Obama Calls Passport Intrusion 'Deeply Disturbing'
By Jonathan Weisman
PORTLAND, Ore. -- Sen. Barack Obama said he told Secretary of State Condoleezza Rice this morning that he expected a full and thorough investigation of the rifling of passport files by State Department contractors, later calling the intrusion "deeply disturbing."
In a wide-ranging press conference after he accepted the coveted endorsement of New Mexico Gov. Bill Richardson, Obama also called for an end to the military's "Don't Ask, Don't Tell" policy toward gays in the military, potentially reopening a difficult hot-button social issue. And he showed how difficult it has been to put behind him the controversy surrounding his former pastor and spiritual adviser, the Rev. Jeremiah Wright.
On Wright, Obama said he had not changed his position when on Tuesday he admitted he had been present in the pews when Wright had uttered controversial remarks. In his most specific explanation yet, he said he had been present during Wright's condemnations of U.S. foreign and domestic policies. But he said he was unaware that Wright had called HIV, the virus that causes AIDS, a U.S. government plot to wipe out African Americans -- a charge Obama called "out of line and off the wall." Nor was he aware that Wright, who brought him to his Christian faith, married him to his wife and baptized his children, had declared, "God damn America" until such sermons burst onto the Internet and cable television in recent days.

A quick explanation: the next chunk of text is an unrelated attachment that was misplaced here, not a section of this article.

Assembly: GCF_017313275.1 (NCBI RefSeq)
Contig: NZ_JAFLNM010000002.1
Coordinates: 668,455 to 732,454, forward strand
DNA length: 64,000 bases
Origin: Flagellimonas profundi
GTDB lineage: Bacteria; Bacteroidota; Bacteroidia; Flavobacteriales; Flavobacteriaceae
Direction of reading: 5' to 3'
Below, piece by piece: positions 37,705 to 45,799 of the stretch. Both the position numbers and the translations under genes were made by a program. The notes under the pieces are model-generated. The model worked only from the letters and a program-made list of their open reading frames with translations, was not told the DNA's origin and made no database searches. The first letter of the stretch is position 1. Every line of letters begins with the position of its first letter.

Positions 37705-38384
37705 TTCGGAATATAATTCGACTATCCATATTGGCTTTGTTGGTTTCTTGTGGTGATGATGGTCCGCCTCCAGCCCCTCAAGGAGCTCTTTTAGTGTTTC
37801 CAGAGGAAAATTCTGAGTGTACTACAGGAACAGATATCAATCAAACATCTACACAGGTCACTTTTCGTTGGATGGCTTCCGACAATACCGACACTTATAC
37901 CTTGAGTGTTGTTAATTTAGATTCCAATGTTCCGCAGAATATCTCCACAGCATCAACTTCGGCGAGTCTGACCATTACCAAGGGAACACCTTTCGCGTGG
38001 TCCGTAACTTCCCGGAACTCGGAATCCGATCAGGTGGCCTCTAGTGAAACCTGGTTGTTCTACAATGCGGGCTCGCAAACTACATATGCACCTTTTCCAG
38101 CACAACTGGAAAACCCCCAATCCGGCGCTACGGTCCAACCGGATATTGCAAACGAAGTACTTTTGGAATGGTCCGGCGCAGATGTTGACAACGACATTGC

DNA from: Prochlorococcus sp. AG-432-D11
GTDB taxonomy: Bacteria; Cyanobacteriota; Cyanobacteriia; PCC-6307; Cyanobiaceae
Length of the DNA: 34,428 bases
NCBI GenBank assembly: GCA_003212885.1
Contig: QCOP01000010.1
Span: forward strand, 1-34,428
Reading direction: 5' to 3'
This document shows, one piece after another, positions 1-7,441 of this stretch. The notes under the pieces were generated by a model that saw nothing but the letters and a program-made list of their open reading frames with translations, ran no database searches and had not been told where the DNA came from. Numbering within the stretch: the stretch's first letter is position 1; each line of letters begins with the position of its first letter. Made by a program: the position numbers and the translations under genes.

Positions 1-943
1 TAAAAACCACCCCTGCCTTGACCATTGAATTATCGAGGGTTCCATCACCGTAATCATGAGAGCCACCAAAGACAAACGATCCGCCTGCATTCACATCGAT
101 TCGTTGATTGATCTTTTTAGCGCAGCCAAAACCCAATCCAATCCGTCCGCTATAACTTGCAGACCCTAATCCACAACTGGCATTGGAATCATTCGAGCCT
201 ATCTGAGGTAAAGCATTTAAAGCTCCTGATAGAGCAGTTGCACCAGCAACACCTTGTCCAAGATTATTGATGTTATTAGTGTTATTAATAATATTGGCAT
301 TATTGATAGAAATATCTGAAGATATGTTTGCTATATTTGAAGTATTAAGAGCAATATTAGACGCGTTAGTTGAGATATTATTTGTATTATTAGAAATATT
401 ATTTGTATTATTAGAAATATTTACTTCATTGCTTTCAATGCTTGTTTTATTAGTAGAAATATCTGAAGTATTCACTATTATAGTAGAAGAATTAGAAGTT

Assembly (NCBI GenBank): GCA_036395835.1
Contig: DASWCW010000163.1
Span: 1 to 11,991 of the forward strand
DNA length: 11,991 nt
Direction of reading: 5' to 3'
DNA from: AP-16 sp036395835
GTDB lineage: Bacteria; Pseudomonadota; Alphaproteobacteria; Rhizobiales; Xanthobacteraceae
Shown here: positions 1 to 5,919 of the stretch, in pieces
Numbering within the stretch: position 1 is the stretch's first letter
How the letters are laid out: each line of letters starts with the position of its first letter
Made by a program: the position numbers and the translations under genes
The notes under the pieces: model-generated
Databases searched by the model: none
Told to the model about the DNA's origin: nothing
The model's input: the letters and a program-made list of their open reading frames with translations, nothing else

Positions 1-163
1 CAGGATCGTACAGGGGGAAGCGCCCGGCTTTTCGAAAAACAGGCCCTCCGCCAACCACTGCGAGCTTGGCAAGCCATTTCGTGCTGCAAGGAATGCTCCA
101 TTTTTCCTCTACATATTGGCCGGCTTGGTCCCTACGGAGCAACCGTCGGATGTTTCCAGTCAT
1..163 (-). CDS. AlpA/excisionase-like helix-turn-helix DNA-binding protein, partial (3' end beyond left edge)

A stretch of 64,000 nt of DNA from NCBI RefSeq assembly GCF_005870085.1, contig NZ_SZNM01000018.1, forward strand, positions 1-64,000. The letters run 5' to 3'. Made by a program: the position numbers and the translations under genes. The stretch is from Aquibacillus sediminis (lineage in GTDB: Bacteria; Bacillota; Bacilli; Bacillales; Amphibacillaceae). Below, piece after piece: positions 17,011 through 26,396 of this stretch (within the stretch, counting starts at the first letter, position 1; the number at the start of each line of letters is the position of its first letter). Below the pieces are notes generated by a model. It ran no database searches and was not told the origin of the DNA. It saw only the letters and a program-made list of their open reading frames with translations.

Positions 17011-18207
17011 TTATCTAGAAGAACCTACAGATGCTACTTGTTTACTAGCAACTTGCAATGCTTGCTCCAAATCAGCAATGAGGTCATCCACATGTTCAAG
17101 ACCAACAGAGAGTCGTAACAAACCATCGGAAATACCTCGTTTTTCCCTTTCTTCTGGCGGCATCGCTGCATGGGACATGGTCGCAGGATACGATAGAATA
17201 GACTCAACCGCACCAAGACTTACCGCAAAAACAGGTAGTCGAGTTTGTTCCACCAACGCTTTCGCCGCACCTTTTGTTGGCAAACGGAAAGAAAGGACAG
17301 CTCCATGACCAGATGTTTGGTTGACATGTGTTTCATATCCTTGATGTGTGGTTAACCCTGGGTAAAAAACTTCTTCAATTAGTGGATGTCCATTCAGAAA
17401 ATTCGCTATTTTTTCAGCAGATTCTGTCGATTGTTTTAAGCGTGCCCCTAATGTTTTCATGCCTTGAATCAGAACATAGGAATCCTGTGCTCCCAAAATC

"There's no doubt that we've had a turbulent couple of weeks," Obama conceded, "but we've had turbulent weeks in the past. People just don't remember them."
On the passport security breach, Obama decried what he called "Not just one but a series of attempts to tap into people's personal records."
"That's a problem not just for me but how our government is functioning," he added, calling not only for the administration to investigate openly but for the relevant oversight committees of Congress to weigh in.
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